m in the studio of Pieter Lastman, returning again to his native town Leyden during the intermediate seven or eight years.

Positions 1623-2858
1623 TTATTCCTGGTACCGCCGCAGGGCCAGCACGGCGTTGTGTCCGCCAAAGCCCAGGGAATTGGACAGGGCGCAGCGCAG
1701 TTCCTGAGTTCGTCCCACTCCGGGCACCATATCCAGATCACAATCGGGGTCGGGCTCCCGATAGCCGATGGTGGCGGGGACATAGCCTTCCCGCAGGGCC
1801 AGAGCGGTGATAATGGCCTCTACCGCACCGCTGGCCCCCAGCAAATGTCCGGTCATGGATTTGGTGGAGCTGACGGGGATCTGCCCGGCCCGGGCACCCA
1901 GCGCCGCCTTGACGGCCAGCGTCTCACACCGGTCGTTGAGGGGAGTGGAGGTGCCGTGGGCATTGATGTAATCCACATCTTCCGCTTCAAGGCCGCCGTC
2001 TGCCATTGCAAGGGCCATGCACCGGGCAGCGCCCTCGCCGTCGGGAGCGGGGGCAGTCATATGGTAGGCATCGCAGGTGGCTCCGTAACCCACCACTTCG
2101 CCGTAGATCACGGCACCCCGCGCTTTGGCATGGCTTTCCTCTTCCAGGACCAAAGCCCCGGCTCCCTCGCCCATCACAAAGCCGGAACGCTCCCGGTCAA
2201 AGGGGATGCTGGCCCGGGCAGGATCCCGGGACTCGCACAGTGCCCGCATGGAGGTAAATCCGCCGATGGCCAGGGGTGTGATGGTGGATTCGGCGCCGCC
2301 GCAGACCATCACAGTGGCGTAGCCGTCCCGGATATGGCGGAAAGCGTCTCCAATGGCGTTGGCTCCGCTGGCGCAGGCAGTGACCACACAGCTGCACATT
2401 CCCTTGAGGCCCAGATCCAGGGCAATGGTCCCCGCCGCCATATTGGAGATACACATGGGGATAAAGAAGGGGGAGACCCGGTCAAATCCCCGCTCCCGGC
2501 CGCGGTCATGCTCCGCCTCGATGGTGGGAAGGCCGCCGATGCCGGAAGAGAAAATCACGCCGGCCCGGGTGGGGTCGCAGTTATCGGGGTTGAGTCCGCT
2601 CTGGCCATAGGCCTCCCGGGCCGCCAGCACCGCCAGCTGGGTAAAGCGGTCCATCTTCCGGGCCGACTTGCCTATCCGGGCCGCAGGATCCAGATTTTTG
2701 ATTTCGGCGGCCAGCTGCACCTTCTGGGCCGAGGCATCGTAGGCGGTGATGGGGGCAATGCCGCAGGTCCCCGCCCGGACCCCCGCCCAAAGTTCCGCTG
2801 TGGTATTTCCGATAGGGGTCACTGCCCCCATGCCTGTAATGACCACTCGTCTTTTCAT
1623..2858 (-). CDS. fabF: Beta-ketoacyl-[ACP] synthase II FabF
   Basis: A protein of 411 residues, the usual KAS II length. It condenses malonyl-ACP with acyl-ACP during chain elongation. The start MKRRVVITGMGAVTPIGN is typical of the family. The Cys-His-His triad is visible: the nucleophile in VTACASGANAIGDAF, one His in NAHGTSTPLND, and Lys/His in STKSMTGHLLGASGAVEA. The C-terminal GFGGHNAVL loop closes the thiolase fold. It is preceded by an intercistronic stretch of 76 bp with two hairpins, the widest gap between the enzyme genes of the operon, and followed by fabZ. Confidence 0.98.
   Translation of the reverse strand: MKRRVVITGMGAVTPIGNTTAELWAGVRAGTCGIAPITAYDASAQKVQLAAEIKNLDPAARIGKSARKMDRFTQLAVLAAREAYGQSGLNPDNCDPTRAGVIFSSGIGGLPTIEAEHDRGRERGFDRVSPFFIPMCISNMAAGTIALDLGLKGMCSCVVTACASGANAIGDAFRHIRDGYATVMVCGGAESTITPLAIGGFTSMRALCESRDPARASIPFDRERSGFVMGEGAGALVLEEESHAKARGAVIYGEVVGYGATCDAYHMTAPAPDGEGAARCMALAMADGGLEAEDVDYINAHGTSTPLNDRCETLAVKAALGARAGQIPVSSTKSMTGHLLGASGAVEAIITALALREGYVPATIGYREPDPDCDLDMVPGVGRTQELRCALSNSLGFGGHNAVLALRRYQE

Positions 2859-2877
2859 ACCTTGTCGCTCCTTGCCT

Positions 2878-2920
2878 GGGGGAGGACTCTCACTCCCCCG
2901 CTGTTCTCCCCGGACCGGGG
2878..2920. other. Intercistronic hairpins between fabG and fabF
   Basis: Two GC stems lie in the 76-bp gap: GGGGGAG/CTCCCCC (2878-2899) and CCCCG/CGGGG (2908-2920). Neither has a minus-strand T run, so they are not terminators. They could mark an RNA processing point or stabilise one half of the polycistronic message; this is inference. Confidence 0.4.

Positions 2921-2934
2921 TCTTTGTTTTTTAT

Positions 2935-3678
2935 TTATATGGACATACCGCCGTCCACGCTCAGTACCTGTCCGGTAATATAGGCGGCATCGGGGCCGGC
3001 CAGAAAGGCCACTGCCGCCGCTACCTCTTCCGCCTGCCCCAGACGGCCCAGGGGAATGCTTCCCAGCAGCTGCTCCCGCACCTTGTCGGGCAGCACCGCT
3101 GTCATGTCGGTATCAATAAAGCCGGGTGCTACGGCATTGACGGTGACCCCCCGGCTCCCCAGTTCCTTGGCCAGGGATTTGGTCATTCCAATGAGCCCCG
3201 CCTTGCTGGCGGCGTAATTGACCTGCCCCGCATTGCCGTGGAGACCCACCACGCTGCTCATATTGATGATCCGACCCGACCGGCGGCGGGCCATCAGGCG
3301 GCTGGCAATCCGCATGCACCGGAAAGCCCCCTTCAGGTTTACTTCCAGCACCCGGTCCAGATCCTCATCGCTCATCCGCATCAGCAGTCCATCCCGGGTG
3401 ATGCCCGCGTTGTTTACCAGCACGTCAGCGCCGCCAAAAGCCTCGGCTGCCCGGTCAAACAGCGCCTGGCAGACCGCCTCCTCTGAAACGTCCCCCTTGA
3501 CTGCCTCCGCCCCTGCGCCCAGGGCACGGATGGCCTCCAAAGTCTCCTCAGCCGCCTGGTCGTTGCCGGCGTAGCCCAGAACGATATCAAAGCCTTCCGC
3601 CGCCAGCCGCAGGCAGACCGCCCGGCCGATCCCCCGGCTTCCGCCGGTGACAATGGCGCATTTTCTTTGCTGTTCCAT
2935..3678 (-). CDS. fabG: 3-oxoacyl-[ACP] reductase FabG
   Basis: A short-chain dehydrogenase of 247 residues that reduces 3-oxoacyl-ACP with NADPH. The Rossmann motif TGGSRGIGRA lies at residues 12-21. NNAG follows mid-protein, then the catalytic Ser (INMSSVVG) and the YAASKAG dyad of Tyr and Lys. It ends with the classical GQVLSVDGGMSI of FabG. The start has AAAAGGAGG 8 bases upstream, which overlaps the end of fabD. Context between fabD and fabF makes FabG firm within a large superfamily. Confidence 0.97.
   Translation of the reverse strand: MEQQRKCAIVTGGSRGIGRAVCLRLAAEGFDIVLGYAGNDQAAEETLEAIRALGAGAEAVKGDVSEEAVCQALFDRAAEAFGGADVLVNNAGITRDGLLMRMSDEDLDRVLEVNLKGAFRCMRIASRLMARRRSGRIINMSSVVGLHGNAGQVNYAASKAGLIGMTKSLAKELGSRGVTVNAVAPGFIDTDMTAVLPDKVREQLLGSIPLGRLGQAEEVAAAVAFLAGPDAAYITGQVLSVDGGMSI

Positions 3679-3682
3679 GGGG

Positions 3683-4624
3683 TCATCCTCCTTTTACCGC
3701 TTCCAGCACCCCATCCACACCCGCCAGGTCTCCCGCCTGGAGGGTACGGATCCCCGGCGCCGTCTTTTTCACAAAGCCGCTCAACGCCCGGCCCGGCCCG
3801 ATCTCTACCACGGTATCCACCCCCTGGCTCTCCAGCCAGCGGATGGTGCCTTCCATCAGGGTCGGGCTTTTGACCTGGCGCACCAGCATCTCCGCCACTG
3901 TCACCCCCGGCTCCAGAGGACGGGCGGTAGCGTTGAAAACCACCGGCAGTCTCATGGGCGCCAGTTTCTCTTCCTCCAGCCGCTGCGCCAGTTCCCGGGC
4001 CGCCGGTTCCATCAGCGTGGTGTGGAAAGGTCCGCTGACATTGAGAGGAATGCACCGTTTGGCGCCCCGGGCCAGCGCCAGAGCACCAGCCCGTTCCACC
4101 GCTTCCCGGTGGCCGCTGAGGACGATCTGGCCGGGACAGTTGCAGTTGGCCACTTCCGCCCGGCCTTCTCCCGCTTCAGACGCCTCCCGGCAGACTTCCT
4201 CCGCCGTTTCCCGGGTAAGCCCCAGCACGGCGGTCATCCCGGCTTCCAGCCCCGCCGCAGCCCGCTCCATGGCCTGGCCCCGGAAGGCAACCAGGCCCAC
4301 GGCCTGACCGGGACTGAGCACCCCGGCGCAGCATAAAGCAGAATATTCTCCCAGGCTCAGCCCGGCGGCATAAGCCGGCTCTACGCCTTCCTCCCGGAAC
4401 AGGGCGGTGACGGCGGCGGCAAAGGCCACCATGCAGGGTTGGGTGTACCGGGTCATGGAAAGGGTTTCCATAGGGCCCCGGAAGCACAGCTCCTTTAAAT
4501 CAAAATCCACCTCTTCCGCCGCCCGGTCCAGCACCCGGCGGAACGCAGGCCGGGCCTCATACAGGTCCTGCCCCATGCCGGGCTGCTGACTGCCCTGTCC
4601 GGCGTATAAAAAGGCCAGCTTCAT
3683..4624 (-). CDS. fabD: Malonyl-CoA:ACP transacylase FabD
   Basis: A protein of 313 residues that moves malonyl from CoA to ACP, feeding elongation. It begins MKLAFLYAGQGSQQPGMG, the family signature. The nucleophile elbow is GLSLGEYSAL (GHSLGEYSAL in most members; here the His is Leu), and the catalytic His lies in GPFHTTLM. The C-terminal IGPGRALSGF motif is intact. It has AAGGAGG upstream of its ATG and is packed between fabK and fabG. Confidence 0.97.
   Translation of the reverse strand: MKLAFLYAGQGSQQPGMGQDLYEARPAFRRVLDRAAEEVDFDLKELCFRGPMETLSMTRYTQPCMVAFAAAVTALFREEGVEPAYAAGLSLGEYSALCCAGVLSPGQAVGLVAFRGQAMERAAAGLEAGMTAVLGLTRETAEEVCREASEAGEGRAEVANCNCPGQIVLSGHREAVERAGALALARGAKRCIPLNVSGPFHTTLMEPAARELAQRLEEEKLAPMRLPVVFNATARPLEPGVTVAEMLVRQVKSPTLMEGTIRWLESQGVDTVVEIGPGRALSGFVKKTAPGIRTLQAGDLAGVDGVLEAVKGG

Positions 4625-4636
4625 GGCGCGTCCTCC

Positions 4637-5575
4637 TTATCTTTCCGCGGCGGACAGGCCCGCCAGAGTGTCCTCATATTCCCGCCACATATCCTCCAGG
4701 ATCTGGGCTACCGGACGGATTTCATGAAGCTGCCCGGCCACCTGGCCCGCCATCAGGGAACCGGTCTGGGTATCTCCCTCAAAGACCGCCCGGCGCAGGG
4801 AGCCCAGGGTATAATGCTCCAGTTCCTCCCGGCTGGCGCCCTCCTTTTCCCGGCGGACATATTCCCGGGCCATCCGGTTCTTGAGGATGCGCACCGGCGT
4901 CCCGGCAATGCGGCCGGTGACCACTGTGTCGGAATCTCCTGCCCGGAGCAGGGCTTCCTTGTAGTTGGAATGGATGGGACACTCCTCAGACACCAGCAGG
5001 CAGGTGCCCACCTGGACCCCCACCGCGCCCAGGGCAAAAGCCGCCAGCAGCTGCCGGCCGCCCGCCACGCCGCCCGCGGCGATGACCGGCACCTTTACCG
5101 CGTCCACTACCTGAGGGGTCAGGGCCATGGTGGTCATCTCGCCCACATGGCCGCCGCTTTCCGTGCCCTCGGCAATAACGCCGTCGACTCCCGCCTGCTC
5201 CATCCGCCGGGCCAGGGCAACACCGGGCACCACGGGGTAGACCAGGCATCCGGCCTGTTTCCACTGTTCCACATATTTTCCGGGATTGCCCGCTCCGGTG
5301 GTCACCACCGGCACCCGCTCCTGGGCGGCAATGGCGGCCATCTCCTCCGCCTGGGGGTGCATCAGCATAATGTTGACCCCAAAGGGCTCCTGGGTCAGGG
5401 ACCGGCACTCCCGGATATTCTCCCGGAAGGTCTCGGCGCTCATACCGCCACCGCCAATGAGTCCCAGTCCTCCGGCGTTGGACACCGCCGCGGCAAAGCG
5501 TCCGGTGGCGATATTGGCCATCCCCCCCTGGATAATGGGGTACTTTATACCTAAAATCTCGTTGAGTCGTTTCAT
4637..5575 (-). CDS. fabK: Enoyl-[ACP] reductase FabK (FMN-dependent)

Until the period of Rembrandt's settling in Amsterdam, this city, although having been long the metropolis of the Northern Netherlands, had not been very different in aspect to other important Dutch towns; its seventeenth-century buildings belong to the same school of architecture as those of the other cities, like Haarlem, Alkmaar, Leyden. Its immense prosperity and development as Europe's most important seaport since about 1600, however, originated a notable change: its aspect gradually became more individual, until in the second part of the golden century it had assumed the grandeur worthy of "the capital of Europe, the neighbours' support and hope," as our greatest poet then justly called her. Important buildings and a very logically and royally planned extension of its canals and streets were the causes of this alteration. We do not know of any other big town of that period so